Saturday, 13 August 2016

Black, Black, Black

"Aren't you hot, wearing all black?" people say to me in the summer. Depending on the mood I'm in, I will say either "Oh, yes" in a cheerfully disarming way, as though it was absurd to imagine any differently, or conversely claim that I'm impervious to heat. I think my interlocutors sometimes imagine I am obliged to wear black, which is of course not the case. Marion our curate will wear a black shirt a lot of the time, although for Toddler Group and other such occasions she adopts a variety of amiable sweaters which are doubtless supposed to suggest warmth and approachability but some of which I find a bit challenging. Dr Bones's father, the estimable vicar of Oakington, hardly ever wears clerical gear of any kind, as he says everyone in the village knows him anyway; evangelical clergy like him are much more likely than Anglo-Catholics to adopt a less monochrome dress code, although the great Fr Maurice Child of Cranford scorned clerical dress too. Most of his parish is now under Heathrow Airport (I'm not claiming there's a causal connection). 

In my Lamford days Il Rettore once shared with me SJ Forrest's rhyme 'A Clergyman in Black':

I never, never like to see
A clergyman in black.
It speaks of dark disloyalty,
And clandestine attack;
Of sabotage, conspiracy,
And stabbings in the back.

This black fanaticism bears
The label of the Beast;
An aping of the Romanists,
A masquerade at least,
That makes a clergyman appear
A veritable priest.

Though ministers are difficult
To sift and classify,
I find the deeds of darkness
In the men of deepest dye;
And those in black are normally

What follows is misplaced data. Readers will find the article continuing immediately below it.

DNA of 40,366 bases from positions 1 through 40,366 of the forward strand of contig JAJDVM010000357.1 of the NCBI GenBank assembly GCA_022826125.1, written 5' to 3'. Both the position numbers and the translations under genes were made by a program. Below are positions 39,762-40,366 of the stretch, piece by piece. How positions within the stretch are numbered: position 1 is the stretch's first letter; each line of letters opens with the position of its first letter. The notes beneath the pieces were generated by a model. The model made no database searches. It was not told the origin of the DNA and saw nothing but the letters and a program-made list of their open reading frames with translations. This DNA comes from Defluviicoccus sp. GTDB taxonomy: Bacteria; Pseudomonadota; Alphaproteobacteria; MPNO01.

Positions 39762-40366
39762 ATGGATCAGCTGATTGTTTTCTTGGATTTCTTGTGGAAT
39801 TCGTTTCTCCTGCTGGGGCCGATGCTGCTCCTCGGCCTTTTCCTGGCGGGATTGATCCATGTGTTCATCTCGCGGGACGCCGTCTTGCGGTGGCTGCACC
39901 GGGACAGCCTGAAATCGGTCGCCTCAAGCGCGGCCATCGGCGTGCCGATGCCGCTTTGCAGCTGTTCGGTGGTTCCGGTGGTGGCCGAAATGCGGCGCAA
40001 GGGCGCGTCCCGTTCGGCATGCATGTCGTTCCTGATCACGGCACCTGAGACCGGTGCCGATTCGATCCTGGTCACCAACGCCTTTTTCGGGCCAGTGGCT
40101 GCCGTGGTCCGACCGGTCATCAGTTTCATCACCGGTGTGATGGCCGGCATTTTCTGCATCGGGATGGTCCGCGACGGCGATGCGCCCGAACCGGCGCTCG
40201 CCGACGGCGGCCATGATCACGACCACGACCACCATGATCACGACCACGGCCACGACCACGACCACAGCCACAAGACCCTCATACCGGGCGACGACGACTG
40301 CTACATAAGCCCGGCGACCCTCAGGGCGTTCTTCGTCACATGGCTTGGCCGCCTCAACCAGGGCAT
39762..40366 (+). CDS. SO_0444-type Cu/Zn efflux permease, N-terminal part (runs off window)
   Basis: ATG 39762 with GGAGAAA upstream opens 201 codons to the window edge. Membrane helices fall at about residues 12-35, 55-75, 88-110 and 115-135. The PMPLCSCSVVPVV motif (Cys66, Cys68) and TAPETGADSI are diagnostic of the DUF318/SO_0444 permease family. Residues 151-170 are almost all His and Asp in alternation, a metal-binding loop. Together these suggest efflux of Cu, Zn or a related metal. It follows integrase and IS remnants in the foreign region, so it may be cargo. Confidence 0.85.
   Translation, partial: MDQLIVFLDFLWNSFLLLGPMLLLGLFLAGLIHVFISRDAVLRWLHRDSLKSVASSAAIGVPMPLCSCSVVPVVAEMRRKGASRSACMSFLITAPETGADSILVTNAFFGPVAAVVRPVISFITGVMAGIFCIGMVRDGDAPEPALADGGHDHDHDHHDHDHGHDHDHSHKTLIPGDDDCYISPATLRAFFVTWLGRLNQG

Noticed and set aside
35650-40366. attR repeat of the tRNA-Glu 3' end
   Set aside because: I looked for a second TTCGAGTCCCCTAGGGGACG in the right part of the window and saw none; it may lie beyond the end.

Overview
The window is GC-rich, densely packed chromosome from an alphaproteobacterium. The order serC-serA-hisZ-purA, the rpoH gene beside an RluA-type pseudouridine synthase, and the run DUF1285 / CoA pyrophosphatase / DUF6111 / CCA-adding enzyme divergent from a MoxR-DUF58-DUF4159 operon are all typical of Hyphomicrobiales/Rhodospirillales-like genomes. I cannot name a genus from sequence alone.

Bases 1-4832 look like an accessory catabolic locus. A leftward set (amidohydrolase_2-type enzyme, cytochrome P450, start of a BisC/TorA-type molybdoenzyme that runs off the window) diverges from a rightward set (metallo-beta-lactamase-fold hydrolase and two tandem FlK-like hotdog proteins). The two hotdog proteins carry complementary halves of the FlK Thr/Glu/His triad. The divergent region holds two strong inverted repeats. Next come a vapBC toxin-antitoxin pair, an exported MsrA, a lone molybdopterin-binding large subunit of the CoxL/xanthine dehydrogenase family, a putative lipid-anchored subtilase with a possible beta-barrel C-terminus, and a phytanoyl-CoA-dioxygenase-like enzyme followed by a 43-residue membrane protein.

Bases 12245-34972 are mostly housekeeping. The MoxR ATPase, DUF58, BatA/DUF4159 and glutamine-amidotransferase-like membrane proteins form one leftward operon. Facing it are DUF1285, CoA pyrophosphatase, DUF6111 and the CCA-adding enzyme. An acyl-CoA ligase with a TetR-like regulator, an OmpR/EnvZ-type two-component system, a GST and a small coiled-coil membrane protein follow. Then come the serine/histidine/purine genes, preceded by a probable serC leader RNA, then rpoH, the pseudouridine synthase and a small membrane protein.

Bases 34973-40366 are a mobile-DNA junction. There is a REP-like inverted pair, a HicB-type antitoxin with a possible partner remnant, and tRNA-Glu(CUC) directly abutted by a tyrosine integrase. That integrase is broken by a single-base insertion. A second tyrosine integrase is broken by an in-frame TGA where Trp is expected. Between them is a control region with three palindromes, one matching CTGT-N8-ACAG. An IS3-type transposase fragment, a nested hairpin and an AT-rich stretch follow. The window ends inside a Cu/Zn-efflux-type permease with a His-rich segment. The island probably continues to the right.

So very, very High.

Although I do not like High Church
I'd stomach one or two
(The Church of England's big enough
To tolerate a few).
If only they would not behave
As if their faith were true.

A clergyman in corduroys
Or dressed in Harris tweed,
Will generally compromise,
And readily accede;
His safety and his sympathy,
Are wholly guaranteed.

So let us warn our ordinands
Of folly and excess,
And only pass the ministers
Who honestly profess
A variegated churchmanship,
In varicoloured dress.

I have worn uniform black since the age of 18 or thereabouts and wouldn't feel very comfortable in anything else, although in my middle age I have become quite enamoured of striped shirts and ties in a variety of hues. It is of course the case that black garb speaks of the otherness of the ordained life, which is a point worth making even in an orderly village, but I probably would have chosen it anyway.

'I think the jacket and waistcoat are more likely to make you hot than the fact that they're black', said Ms Formerly Aldgate. She is as usual right.

1 comment:

  1. You could see Heathrow as a kind of divine retribution I, but I'm relieved to know that it's not Fr Child's customary appearance that brought it about- that would seem a little severe.